I don't use mace because Lizzie would use it on me to get to the last of my cheesy poofs. I forgot to mention I always have my dogs with me and there's nothing better for treeing a bear in your camp than two dogs. If a treed bear in your camp is what you want. My biggest fear in the backcountry is giant biting ants. They go for my jugular more often than my food. Thanks for the compliments on the website. If we tried to insure ourselves and our boat we could never afford to make the trip so we are using self insurance which is our knowledge, skill, and a little bit of luck. Ali

Mike W
(skopeo) - F

Locale: British Columbia
bear bags... on 02/10/2009 00:05:38 MST Print View

On one of my camping trips a couple of nearby campers were enjoying a snack in their tent (maybe cheesy poofs). A bear came along and presumably liked the smell of the food and clawed through the wall of the tent. Unfortunately for one of the occupants, they were leaning against the side of the tent and got clawed in the back. I suspect the bear was destroyed. Maybe you could be more considerate and not put temptation so close to the bear... he might suffer a worse fate than you.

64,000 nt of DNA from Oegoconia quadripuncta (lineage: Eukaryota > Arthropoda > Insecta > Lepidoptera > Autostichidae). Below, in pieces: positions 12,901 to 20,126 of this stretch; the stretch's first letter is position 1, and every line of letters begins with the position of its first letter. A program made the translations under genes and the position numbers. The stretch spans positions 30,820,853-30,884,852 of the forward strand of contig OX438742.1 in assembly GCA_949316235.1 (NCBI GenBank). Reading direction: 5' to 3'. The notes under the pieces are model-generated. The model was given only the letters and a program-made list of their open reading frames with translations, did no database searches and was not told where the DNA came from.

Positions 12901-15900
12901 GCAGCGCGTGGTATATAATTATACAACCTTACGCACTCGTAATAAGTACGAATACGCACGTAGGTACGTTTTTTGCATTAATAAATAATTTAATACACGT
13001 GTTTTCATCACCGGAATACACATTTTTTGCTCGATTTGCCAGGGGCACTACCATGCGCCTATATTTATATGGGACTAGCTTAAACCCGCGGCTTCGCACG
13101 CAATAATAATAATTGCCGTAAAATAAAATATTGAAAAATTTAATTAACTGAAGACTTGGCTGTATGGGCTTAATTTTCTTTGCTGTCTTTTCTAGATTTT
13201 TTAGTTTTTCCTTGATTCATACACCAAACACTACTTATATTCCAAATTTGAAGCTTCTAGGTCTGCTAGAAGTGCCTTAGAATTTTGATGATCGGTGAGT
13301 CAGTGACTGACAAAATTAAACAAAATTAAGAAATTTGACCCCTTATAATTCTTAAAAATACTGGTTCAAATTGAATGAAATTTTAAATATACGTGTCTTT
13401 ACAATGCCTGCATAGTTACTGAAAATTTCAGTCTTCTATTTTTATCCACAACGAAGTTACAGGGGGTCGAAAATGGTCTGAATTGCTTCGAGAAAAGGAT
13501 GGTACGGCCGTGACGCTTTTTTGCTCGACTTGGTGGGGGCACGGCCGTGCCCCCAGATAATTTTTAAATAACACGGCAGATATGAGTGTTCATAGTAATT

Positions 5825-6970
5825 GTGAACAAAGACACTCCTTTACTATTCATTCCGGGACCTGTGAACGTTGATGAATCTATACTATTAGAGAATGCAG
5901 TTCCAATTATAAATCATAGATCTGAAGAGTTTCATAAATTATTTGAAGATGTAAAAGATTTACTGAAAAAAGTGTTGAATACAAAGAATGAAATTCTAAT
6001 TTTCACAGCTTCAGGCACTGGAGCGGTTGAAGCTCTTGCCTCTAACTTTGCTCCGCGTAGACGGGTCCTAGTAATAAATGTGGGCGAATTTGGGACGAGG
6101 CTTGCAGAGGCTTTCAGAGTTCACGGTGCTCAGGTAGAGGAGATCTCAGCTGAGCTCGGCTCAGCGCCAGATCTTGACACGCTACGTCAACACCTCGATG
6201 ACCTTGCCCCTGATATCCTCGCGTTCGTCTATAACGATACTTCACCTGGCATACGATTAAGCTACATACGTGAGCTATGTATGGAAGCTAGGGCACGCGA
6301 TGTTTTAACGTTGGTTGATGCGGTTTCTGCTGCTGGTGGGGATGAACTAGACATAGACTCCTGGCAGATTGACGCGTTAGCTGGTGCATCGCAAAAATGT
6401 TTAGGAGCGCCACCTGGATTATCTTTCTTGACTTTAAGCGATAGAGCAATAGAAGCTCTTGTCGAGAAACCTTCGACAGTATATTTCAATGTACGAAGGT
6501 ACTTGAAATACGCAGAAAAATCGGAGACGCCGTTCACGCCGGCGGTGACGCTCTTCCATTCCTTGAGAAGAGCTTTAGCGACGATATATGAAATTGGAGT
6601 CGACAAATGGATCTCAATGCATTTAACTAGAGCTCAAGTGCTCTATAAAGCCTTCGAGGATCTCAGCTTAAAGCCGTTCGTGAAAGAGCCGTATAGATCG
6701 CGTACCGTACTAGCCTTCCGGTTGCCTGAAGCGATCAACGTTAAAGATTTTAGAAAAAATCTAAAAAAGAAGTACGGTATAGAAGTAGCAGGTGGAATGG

Ali e
(barefootnavigator) - F

Locale: Outside
"bear bags" on 02/10/2009 14:20:45 MST Print View

I didn't say I eat in camp. I said I keep my food with me. Ive spent enough time in bear country with my food next to me to know they wont come near it or me and my dog. In 25 years I have had issues with bears 2 times and neither one of them had to do with food. Did you ever consider that your bear bag wafting through the wind called the bear in? Maybe you cooked dinner in camp and that called him in. Bears are carnivorous and maybe he was more interested in eating the inhabitants in the tent than their cheesy poofs. Anyways you see where this is going there is no way to know why the bear did what it did but it doesn't sound like it ate the cheesy poofs or the people so there must have been some other reason. Anyways just my way of keeping my food safe. Ali